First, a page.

The deeply philosophical and humanist side to KRS-ONE

Your favorite rapper’s favorite rapper has been inspiring and hypothesizing for decades

Mrs. Venuto, RV Librarian

Hip Hop’s original purpose was to reflect political awareness and to inspire activism and social protest. An element, “knowledge of self,” is sometimes added to the list of rap’s characteristics, particularly by socially conscious hip-hop artists and scholars. 

One of the “originators of politically conscious efforts of hip hop,” Lawrence ”Kris” Parker, aka KRS-ONE, believes rap is a revolutionary tool to change racist America and raise consciousness.  In a 1989 New York Times editorial on education, Kris claimed, “Rap music, stigmatized by many as mindless music having no artistic or socially redeeming value, can be a means to change.” KRS-ONE, whose stage name stands for “Knowledge Reigns Supreme Over Nearly Everyone,” produced “Edutainment,” a 1990 CD which remains true to the purpose of hip hop.

Rap music, stigmatized by many as mindless music having no artistic or socially redeeming value, can be a means to change.


KRS-ONE spent part of his youth living on the streets of New York and in homeless shelters, taking odd jobs, hanging out and reading in public libraries. While he supports libraries (he appeared on a American Library Association’s READ posters and will appear at Wilmington’s Public Library’s Juneteenth celebration in 2021) he also criticizes libraries in the verse, “We’ve found a place to bury the lies and the false histories / Where is this place? What shall it be called? It’s in every inner city / and we’ll call it the library where we’ll bury the lies.” Ironic since, according to his biography, libraries are where “Independent reading formed the basis of his doctrine of self-education.” Perhaps he was commenting on the eurocentric content of most publishers available to libraries during his youth.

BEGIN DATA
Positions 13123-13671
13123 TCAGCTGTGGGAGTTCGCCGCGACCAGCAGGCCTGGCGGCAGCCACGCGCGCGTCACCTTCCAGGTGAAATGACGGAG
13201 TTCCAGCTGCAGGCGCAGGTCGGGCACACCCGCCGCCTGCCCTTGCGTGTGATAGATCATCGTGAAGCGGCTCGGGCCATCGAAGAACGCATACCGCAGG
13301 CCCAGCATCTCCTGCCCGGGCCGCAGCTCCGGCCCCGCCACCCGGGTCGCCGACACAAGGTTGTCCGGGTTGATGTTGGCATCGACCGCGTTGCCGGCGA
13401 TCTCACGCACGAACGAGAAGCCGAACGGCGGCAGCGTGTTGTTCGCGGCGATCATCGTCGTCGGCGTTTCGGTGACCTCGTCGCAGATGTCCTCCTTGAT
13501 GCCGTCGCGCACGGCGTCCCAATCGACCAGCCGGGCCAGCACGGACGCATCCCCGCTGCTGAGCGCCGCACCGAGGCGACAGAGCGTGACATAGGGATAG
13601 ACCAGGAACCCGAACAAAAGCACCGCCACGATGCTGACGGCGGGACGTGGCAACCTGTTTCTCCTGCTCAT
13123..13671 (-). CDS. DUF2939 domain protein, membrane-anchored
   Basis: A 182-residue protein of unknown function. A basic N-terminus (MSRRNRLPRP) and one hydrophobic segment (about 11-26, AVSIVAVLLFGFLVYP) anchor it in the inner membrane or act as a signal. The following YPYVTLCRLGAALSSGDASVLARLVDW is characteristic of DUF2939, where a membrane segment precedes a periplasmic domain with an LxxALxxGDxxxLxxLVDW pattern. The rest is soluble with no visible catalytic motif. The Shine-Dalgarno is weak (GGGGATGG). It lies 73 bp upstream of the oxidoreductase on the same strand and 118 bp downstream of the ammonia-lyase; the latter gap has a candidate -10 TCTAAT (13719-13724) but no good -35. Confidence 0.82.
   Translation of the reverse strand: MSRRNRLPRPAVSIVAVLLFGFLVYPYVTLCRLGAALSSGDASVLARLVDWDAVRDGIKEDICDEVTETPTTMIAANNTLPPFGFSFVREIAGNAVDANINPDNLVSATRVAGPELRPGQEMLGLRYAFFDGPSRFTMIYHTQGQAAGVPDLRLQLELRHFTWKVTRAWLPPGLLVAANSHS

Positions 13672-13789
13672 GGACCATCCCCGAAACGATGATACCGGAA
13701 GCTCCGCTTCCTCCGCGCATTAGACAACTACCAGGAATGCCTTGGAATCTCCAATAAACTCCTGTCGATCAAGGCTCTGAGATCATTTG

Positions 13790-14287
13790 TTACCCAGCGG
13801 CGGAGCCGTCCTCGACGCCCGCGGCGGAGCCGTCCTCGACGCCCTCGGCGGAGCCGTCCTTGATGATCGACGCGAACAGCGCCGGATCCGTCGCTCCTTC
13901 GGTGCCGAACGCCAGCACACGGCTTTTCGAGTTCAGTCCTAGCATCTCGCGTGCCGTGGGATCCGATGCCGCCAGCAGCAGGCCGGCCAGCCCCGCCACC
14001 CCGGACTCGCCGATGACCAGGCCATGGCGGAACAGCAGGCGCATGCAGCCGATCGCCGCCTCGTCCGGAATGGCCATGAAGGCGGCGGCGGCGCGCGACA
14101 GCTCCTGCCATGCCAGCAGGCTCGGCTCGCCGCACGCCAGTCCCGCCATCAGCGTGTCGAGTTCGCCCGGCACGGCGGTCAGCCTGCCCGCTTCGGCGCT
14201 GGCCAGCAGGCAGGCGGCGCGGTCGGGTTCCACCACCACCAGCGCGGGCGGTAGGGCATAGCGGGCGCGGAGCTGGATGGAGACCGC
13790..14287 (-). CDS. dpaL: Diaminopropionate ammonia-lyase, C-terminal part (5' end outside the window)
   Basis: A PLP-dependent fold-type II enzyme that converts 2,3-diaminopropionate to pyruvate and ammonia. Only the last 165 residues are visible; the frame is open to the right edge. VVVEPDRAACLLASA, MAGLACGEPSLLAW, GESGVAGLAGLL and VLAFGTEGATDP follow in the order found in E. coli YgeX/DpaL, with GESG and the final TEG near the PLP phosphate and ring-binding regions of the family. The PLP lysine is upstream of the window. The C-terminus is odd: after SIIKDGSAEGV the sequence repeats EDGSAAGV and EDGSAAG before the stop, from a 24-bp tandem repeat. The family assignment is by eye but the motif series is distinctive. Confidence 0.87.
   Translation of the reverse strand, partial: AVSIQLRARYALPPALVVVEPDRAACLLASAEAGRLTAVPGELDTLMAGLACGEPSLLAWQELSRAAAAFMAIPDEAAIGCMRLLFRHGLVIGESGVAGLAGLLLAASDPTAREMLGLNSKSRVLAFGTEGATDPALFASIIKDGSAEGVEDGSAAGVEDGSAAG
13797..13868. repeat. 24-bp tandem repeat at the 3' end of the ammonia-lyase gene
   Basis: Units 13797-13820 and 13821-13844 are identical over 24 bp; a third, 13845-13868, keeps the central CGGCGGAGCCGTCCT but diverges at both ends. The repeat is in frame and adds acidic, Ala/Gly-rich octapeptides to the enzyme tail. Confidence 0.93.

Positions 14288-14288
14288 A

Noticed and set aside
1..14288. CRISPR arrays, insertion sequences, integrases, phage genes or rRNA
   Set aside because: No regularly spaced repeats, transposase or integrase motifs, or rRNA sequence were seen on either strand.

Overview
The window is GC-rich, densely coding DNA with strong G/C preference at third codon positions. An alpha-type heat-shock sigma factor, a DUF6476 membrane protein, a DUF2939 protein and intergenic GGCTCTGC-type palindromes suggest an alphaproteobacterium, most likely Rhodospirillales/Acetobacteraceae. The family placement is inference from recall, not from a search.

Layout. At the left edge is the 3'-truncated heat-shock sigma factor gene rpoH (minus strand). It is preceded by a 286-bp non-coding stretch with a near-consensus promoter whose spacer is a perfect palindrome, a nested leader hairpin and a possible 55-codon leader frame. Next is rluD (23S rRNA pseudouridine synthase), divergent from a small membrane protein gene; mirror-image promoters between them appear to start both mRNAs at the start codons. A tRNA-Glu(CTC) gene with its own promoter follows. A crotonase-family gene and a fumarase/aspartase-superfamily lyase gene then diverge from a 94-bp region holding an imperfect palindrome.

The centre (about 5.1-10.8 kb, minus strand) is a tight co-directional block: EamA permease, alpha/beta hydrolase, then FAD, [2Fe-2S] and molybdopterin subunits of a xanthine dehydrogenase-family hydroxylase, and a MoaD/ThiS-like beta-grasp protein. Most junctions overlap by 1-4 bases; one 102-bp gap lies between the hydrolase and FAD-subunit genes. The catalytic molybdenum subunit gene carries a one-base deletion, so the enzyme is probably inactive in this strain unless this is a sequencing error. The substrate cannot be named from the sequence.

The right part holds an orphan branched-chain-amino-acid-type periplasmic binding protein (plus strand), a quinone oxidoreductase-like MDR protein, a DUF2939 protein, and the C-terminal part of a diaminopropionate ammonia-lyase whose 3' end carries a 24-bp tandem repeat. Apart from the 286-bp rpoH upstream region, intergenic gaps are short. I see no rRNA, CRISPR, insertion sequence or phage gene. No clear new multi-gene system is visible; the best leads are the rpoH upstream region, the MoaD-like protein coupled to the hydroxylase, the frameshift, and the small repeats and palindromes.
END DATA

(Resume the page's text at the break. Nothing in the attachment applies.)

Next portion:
Today we have Ibram X. Kendi’s best-selling book “Stamped from the Beginning” to provide “a timely history of racist ideas in America,” but in the early nineties, KRS-ONE’s words were many people’s first exposure to a more inclusive view of the world’s history, as evident in his song, “Blackman in Effect,”


Well, I want science, not silence but science

Scientific fact about black

The board of education acts as if its only reality

Is talking about a Tom, Dick and Harry

So now you learn your black history it’s questions and answers


Let’s take a trip way back in the days

To the first civilization on Earth, the Egyptians

Giving birth to science, mathematics and music

Religion, the list goes on, you choose it

Egypt was the land of spiritual blessing

Egypt was the land of facts, not guessing

People from all over the world had come

To learn from Egypt, Egypt number one


Scattered among the tracks are what the rapper terms “Exhibits.” These include samples from lectures he gave at Yale and other universities as well as other sources, their origins not cited, but one can guess they are speeches by black activists and clips from films. These provide thought-provoking messages like the words in “Exhibit E,”


Now understand one Point: the African is not a slave, that’s one point that they didn’t

Realize when they were writing this. The African is not a slave. The

African has a history far more advanced than this nineteen-ninety

History we’re in right now. He’s not a slave. Lincoln’s ultimately saying now

you were born a slave, you’ll always be a slave,

and all I will ever see you as is a slave, and I free you.


Typical of rap, his songs contain a fair amount of self-promotion, posturing, and battling:


But don’t let a sucker try to take me out

‘Cause male or female, I will strangle

If it’s a crew, they’ll have to untangle

Adidas, Nike’s, arms, mics

Turntables suckers in the wheel of my bike

Step right up if that’s what you like